A docker image contains enough of an operating system (OS), as well as all the code and dependencies to run whatever application it’s designed for. Docker images are like stopped containers. Think of image as build-time construct and containers as runtime-construct


We use the docker container run and docker service create commands to start one or more containers from a single image. Once you’ve started a container from an image, the two constructs become dependent on each other, and you cannot delete the image until the last container using it has been stopped and destroyed.

Pulling the image - Getting the image from remote repository to local repository

docker image pull alpine:latest
docker image ls

Image registries

Docker images are stored in a centralized location known as Image Registry. Image Registry contain multiple image repositories.

Run the following command to check the default image registry

docker info

Image naming and tagging

docker image pull <repository>:<tag>

e.g. docker image pull alpine:latest

Pulling alpine image pull the image that is tagged as latest. It is not necessary that the pulled image will actually be latest. If a <tag> is not specified then it tries to pull image with tag latest and the command fails in case it is not found.

Multiple tags

Single image can have multiple tags.

# To pull all tags of an image
docker image pull -a alpine

latest tag is not guaranteed to point to the latest image.

filtering image ls output

docker image ls --filter <filter_name>=<value>
  • Use option --filter to filter some of the image ls output.

    docker image ls –filter dangling=true
    docker image ls –filter=reference=”*:latest”

  • Use option --format to format the output.

    docker image ls –format “{{.Size}}”
    docker image ls –format “{{.Repository}}: {{.Tag}}: {{.Size}}”

The docker search command lets you search Docker Hub from the CLI. This has limited value, as you can only pattern-match against strings in the “NAME” field.
And you can even filter out the results

docker search alpine
docker search alpine –filter “is-official=true”

Just remember by default, Docker will only display 25 lines of results.
However, you can use the –limit flag to increase that to a maximum of 100.

Images and Layers

A Docker image is just a bunch of loosely-connected read-only layers with each layer comprising one or more files.
Docker takes care of stacking these layers and representing them as a single unified object.
It’s important to understand that as additional layers are added, the image is always the combination of all layers stacked in the order they were added.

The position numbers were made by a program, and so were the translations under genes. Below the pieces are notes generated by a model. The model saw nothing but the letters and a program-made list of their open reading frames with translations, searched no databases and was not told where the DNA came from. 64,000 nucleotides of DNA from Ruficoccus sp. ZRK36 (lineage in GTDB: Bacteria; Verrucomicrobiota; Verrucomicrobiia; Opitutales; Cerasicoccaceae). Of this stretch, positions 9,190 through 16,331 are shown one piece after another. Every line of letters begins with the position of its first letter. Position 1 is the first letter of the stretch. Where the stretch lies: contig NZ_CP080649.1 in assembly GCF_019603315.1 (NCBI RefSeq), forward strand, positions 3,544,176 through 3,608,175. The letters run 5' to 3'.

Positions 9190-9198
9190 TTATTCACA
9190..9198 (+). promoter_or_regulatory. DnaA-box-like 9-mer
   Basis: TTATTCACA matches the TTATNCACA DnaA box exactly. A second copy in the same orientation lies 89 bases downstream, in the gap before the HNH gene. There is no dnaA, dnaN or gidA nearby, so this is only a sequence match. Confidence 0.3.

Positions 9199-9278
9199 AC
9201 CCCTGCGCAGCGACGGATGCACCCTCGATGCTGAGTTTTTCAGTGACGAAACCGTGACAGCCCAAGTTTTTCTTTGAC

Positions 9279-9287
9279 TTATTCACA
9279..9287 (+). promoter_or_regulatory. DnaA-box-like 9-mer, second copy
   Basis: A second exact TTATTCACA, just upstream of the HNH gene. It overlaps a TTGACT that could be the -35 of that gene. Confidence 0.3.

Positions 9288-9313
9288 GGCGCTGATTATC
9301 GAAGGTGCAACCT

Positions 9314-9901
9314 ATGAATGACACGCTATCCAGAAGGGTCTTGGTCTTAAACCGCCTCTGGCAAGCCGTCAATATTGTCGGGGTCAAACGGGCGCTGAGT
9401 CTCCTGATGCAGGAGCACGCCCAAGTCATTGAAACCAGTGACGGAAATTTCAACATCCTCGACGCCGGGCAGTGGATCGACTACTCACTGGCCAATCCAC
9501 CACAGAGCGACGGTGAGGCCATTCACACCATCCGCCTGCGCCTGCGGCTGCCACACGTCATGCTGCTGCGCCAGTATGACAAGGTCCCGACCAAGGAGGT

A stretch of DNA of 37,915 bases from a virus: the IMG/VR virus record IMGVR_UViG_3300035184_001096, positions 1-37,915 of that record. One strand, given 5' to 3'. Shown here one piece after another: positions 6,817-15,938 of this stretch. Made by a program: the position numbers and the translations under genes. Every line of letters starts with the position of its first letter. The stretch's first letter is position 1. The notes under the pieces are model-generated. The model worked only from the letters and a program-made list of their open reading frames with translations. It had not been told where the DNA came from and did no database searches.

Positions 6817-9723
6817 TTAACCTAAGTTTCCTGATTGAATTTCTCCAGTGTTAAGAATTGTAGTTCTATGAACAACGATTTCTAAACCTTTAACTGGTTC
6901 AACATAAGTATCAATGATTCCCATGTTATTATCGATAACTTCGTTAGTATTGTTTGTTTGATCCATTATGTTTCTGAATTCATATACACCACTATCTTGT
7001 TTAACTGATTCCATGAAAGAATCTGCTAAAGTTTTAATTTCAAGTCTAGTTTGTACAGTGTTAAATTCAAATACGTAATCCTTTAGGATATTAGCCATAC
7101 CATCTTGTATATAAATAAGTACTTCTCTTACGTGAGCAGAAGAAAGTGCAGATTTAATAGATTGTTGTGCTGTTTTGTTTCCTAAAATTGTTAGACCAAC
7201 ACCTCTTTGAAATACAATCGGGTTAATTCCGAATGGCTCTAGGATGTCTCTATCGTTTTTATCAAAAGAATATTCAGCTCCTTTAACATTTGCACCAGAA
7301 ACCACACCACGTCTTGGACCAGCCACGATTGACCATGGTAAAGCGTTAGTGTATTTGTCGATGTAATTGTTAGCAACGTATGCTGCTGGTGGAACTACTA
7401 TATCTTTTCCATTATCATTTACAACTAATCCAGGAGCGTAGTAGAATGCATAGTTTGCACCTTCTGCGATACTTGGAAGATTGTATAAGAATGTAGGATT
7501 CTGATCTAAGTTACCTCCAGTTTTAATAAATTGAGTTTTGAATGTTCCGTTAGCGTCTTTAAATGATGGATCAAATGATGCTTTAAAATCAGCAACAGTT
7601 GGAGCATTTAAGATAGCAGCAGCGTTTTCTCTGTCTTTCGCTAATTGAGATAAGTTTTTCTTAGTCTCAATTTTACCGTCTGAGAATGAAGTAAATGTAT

Let’s say there are two layers in an image and each layer has 3 files, but the overall image will have 6 files, as it is a combination of both layers.

docker image and layers
Docker image as read-only layers

You can inspect the layers in an image using command
docker image inspect <image_name>

docker image inspect –format “{{ .RootFS }}” ubuntu_sshd:latest

docker image layers
Multiple layers in a Docker image

Note: Let’s say a file exist in multiple layers of an image, then image will have the latest version of the file.

Pulling Image by digest

Problem with tag

Using tags has a problem. Tags are mutable! This means it’s possible to accidentally tag an image with the wrong tag (name). Sometimes, it’s even possible to tag an image with the same tag as an existing but different image.
This can cause problems!

How image digests works

Docker 1.10 introduced a content-addressable storage model. As part of this model, all images get a cryptographic content hash.
As the digest is a hash of the contents of the image, it’s impossible to change the contents of the image without creating a new unique digest.
To put it another way, you cannot change the content of an image and keep the old digest.
This means digests are immutable and provide a solution to the problem with tags.

docker image ls –digests alpine

Pulling image using it’s digest

docker pull gcc@sha256:084eaedf8e3c51f3db939ad7ed2b1455ff9ce4705845a014fb9fe5577b35c901

Multi-Architecture Images

Docker and Docker Hub have a slick way of supporting multi-arch images.
This means a single image tag can support linux, windows, x64, arm etc.

Internal working

To support this facility Registry API provides following constructs:

  • Manifest lists: A list of architectures supported by a particular image tag.
  • Manifest: Contains image config and layer data.

Theory: Assume you are running Docker on a Raspberry Pi (Linux running on ARM architecture). When you pull an image, your Docker client makes the relevant calls to the Docker Registry API exposed by Docker Hub. If a manifest list exists for the image, it will be parsed to see if an entry exists for Linux on ARM. If an ARM entry exists, the manifest for that image is retrieved and parsed for the crypto ID’s of the layers that make up the image. Each layer is then pulled from Docker Hub.

Docker manifest: The docker manifest command lets you inspect the manifest list of any image on Docker Hub.

docker manifest inspect golang | grep ‘architecture\|os’

Deleting docker image

docker image rm <image_id>  
#To delete all images  
docker image rm $(docker image ls -q) -f


  1. Educative - Course by Nigel Poulton